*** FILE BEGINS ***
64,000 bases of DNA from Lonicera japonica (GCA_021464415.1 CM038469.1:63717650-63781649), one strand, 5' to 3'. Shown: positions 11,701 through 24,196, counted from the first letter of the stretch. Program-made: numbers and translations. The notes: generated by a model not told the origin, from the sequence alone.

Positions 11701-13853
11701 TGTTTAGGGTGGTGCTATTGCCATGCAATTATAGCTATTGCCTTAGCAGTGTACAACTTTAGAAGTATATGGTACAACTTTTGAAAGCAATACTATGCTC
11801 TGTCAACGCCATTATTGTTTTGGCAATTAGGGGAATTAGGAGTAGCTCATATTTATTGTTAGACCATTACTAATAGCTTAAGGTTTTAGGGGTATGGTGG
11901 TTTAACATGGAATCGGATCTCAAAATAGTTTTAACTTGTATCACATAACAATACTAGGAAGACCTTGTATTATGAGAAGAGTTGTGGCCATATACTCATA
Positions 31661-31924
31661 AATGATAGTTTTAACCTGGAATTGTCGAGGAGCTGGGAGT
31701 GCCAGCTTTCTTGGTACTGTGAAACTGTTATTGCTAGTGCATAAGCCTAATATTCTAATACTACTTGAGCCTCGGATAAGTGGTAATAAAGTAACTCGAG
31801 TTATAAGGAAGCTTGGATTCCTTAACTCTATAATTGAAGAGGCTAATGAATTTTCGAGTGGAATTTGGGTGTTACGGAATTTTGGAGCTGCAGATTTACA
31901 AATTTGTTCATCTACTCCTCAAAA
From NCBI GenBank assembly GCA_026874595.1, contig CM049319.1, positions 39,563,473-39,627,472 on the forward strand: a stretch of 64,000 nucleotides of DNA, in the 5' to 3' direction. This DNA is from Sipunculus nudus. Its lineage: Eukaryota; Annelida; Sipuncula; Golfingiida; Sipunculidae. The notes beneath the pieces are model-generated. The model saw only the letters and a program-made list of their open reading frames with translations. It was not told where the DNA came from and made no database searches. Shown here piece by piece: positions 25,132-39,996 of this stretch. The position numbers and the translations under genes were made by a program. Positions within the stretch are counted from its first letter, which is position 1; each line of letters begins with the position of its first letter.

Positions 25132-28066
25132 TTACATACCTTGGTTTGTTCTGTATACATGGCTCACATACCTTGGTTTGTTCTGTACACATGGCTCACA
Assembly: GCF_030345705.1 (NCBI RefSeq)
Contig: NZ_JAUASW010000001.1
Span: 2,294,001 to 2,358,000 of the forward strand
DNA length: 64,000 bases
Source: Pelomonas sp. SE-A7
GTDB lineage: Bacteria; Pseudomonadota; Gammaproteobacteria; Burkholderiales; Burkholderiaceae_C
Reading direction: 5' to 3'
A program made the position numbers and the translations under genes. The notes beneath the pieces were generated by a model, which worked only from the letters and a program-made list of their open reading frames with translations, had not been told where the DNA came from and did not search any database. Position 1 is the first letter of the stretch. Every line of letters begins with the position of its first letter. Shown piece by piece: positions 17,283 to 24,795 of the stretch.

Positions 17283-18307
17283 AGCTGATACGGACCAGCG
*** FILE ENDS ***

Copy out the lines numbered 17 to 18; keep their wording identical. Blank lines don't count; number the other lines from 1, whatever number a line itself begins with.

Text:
DNA length: 64,000 bases
Source: Pelomonas sp. SE-A7